Angus Worthing, MD, FACR, FACP: When we’re talking about the confidence in the biosimilar pathway and achieving biosimilarity, a lot of my colleagues and experts (in the biosimilars field) will discuss a biosimilar as being akin to a new batch or a new lot of a reference biologic drug. And the way we talk about that is we know that since 1998, when the first biologic in rheumatology was approved, that drug is different from the drug that’s coming under the same brand name now. It has shifted because of a change in manufacturing techniques (often improvements). We now know, with analytical detail and technology that’s available these days, that a biosimilar might be more like a current reference biologic than that reference biologic was similar to when it was started (when it was first FDA approved). And thinking of it in that light, you can consider a drug that has achieved biosimilarity status, according to FDA, as a new batch or a new lot of the reference product.
Ha Kung Wong, JD: I was just thinking that since you’re a specialist, that might be something that you would look one step further at (to figure that out). But for the average healthcare provider, they may be looking at this from the perspective of the history with small molecules, where you have a generic drug which has an exact ingredient that’s identical. They say that a pharmacy, or a pharmacist can actually make that substitution and that the interchangeable is really kind of the biologic version of that. Whereas, the biosimilar is just another product. So, in some ways, if you’re looking at it as somebody who’s not digging deeper, doesn’t it somehow make it sound like the interchangeable has been blessed by the FDA as being safer or substitutable for this product?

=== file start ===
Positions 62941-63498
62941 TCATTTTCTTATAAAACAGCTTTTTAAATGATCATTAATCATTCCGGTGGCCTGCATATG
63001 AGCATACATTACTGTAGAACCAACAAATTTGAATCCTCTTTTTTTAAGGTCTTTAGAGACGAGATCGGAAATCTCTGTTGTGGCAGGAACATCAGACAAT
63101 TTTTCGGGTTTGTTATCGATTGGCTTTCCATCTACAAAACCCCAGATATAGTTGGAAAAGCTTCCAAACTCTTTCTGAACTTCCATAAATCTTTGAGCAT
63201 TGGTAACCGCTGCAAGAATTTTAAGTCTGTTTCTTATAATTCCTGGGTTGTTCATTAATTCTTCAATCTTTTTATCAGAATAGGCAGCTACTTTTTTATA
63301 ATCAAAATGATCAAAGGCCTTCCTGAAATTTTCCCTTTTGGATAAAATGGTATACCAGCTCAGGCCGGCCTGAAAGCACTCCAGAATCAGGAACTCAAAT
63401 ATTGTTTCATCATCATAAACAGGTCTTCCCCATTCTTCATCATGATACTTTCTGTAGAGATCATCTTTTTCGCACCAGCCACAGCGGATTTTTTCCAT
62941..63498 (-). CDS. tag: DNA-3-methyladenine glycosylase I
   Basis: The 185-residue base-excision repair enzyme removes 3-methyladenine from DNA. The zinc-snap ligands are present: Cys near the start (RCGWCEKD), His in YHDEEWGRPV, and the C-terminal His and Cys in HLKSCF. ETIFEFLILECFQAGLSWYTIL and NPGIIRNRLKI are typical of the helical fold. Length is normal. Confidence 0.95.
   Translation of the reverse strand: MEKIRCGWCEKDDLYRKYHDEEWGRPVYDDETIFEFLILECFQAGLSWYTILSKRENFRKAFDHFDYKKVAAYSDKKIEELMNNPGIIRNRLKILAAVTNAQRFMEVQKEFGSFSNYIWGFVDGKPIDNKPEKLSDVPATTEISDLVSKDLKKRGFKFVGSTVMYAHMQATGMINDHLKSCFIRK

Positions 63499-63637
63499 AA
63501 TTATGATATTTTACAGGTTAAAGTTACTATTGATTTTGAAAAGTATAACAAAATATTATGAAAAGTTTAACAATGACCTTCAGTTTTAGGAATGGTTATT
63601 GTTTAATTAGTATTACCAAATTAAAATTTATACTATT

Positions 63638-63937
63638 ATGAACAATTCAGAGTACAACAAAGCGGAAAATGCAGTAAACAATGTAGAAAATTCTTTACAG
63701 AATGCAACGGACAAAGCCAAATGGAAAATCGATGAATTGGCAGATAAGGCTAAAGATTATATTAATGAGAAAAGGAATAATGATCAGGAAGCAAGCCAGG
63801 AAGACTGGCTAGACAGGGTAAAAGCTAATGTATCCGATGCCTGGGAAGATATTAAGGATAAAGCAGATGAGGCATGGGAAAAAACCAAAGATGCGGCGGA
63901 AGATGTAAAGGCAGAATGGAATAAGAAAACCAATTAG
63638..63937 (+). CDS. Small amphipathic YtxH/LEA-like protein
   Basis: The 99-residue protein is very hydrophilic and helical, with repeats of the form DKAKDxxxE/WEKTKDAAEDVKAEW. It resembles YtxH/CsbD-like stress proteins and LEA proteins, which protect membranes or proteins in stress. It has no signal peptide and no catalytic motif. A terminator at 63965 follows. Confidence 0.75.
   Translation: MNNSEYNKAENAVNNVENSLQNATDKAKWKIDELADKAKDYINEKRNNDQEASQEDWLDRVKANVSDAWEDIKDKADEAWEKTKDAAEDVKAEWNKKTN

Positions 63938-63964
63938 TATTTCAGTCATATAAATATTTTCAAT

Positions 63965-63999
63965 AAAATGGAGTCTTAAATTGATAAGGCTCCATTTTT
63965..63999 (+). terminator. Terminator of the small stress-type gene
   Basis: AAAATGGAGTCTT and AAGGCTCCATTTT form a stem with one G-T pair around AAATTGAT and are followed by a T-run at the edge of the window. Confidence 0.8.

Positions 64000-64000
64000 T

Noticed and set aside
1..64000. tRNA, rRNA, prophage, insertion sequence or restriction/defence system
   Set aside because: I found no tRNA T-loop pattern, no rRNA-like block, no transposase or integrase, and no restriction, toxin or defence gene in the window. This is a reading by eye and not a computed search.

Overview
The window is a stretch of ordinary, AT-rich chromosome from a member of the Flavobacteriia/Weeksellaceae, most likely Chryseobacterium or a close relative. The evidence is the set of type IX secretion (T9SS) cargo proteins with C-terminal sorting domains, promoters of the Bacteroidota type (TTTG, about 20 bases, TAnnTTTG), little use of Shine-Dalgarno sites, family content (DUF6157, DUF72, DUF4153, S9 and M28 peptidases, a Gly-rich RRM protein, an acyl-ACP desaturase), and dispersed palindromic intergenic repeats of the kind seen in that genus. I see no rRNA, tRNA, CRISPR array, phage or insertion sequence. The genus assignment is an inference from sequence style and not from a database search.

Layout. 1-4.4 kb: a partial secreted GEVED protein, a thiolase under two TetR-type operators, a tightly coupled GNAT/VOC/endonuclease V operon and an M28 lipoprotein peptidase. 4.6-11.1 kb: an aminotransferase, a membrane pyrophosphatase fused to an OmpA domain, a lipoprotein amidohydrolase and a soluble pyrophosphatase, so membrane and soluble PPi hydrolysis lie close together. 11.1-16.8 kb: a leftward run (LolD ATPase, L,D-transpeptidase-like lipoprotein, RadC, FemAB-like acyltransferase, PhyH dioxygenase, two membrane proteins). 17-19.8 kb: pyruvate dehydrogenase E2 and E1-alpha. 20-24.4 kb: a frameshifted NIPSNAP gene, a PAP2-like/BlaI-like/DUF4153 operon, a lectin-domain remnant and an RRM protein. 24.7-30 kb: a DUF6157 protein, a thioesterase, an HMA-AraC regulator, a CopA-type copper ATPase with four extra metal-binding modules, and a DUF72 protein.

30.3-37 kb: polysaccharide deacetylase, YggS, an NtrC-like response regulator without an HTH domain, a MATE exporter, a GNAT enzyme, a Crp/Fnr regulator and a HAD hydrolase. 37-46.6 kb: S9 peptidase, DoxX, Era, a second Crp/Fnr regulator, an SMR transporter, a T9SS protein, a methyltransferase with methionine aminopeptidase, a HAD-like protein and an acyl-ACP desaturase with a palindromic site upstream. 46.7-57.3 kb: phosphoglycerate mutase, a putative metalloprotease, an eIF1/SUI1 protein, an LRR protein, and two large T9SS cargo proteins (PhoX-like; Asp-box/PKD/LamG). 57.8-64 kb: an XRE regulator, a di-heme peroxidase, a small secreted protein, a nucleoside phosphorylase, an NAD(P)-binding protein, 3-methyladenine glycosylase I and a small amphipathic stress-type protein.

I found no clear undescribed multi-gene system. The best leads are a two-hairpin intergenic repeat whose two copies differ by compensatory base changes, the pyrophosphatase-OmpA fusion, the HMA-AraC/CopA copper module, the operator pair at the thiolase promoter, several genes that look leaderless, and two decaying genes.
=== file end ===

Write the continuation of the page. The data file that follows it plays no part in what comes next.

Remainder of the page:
Molly Burich, MS: Yes, I think that that’s certainly part of what some people are thinking. I think the FDA has made it very clear that that is not true—that it’s less safe because, of course, the hurdle for biosimilarity is where you determine whether the product has enough of the analytical similarity to be considered similar. But I definitely agree. There will be that perception, and I think that, in part, that’s why Europe doesn’t have the designation of interchangeability. And the reason for that is because they believe in the science of biosimilarity. They leave it up to the individual countries to decide. Hindsight is 20/20, right? We’re only 7 years in (in the United States), but I think that thinking that there could be a perception that an interchangeable is a higher quality product or has a higher level of safety or efficacy is incorrect. I think the FDA will continue to try and reiterate that. The reason why they’re 2 different designations is they’re approving 2 different things. It’s a worthwhile point because I think stakeholders, as they learn more about it, couldn’t actually go to that. And the truth is, it’s a different pathway and it’s a different approach from small molecules for many reasons, and the least of which is the complexity of the molecules.
Angus Worthing, MD, FACR, FACP: Molly brings up Europe and I think that’s an astute observation. The difference between the biosimilar pathway and the interchangeable pathway is probably in the eye of the beholder, at this point. For me, biosimilar designation means that a drug is expected to work as well and have the same safety issues as the reference product. Like I said—a new batch of the old reference product. On the other hand, I think interchangeability is an excellent idea in the multi-payer, multi-state market (like in the United States as compared to Europe), because patients that I prescribe drugs for can be expected to move, change insurances, graduate into Medicare or their formulary, or their same old insurance might change year to year. They may actually expect to switch back and forth from a reference product to a biosimilar, so I’m thrilled that the FDA proposes to study drugs like that.